Oliver Lutz: "The Mediated Subject"

Opening: Sunday, May 9, 6 – 8 pm

Exhibition Dates: May 9 – June 26, 2010

Scaramouche is pleased to inaugurate its new Orchard Street space with a solo exhibition by New York-based artist Oliver Lutz, his first in New York. “The Mediated Subject” is an installation of monochrome canvases, drawings, and a video work.

Monochrome paintings dominate the gallery space. Infra-red surveillance cameras trained on each are connected to a bank of video monitors. They reveal a figurative under-layer of appropriated images beneath the canvas’s inky blackness, transgressing a modernist space of non-signifying reflection. Accompanying the monochromes are works on paper ranging from early twentieth century photos of landscapes and folk culture to research facility interiors. Set in a drab focus group room, the recently realized video The Behavioral Subject (A Mental Model) features Lutz manipulating various masks, personalities, and tools to form contemporary allegorical narratives.

Incorporating a diverse array of source images, modernist conventions, and political concerns, The Mediated Subject investigates the disorienting affects of representation. Lutz’s gallery surveillance system places the viewer in direct relation to the canvas’s figurative scenes: one canvas features a desktop image of a star nose mole, another an Iraq War photograph found circulating in online communities, and the third an idealized Alpine family having lunch. Together, the work in the exhibition suggests the consequence of a reality progressively anaesthetized by its own self-image: cause is divorced from effect, the ramifications of subjective decisions rendered un-traceable.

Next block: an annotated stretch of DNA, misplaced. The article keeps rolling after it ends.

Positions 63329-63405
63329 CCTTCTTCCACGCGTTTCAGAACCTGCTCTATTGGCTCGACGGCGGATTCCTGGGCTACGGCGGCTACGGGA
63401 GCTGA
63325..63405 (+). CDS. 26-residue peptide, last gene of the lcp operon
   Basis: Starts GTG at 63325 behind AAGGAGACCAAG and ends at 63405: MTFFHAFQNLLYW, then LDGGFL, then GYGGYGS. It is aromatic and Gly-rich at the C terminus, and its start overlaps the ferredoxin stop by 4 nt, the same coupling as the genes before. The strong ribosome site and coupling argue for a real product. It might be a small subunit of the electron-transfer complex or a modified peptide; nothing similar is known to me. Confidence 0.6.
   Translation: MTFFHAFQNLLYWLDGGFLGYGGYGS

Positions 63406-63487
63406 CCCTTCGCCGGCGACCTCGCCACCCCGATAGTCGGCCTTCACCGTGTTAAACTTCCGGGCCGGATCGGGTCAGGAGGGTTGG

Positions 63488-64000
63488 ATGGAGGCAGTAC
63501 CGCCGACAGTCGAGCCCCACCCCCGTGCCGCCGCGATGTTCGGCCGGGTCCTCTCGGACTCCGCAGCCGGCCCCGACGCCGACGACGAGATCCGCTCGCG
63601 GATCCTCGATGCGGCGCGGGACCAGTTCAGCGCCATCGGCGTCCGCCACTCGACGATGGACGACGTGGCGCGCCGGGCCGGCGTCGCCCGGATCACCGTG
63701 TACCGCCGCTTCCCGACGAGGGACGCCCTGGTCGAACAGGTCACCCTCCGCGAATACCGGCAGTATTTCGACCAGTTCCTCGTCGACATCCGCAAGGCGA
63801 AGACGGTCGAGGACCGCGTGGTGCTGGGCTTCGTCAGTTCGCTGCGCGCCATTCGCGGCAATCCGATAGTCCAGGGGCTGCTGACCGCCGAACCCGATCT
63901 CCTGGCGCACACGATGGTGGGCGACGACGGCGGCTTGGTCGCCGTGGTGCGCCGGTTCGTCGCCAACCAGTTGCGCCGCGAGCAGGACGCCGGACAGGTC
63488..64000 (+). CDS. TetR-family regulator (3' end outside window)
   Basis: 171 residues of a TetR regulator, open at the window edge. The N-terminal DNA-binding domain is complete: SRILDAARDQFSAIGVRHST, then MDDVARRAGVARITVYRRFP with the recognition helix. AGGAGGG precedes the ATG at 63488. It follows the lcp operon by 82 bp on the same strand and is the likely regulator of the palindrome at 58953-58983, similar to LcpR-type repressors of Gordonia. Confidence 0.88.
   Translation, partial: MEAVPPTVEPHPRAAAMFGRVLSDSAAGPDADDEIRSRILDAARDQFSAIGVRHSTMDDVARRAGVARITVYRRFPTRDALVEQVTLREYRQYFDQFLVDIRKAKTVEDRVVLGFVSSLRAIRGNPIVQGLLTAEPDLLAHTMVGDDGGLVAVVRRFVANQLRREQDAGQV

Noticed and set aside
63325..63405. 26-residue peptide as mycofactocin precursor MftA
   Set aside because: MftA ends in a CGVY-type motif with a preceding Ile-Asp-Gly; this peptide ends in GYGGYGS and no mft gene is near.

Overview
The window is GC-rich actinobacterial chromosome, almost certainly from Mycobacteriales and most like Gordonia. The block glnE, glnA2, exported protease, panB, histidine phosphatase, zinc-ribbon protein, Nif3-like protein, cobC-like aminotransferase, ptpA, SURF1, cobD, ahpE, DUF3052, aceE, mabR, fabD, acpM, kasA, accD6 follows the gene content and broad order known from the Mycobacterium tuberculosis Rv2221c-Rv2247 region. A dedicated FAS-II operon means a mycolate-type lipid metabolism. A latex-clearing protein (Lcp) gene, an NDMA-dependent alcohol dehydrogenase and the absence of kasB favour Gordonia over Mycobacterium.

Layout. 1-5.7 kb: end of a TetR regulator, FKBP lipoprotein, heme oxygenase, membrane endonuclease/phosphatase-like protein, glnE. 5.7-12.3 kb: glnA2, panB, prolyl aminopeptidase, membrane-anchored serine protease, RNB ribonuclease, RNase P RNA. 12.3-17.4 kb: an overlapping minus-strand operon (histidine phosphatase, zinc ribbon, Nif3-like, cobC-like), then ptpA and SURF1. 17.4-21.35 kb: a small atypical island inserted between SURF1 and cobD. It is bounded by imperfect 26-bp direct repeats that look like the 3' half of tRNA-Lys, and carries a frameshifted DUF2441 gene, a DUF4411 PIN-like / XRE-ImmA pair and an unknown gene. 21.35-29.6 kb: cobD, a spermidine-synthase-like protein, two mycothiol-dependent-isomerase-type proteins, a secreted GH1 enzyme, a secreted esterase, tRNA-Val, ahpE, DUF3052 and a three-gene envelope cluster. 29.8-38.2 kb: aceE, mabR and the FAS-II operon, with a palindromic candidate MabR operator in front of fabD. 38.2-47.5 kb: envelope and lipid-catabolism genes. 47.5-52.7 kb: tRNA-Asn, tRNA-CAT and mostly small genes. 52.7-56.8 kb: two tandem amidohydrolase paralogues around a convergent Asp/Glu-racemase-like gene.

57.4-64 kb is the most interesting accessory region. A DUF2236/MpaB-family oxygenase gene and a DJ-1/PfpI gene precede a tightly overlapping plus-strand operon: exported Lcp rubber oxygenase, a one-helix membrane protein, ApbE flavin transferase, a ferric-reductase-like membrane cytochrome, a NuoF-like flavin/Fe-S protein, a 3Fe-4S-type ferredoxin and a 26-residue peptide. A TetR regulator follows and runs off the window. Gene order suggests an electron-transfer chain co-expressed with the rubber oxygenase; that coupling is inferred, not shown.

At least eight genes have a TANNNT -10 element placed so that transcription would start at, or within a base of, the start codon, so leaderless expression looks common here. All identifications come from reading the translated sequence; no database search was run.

Oliver Lutz received his masters degree from the MIT Visual Arts Program in 2006, and his BFA from Cornell in 1996. His work has been exhibited internationally at S.M.A.K. Museum of Contemporary Art in Belgium, the Württembergischer Kunstverein in Stuttgart, Germany, and nationally at Artpace in San Antonio, The Kitchen in New York, The Yerba Buena Center for the Arts in San Francisco, and the Broad Art Center in Los Angeles, among other venues. Upcoming group exhibitions include “Exposed: Voyeurism, Surveillance, and the Camera” at The Tate Modern, which will travel to the San Francisco Museum of Modern Art and the Walker Art Center, and “Coup de Ville” at WARP in Sint-Niklaas, Belgium.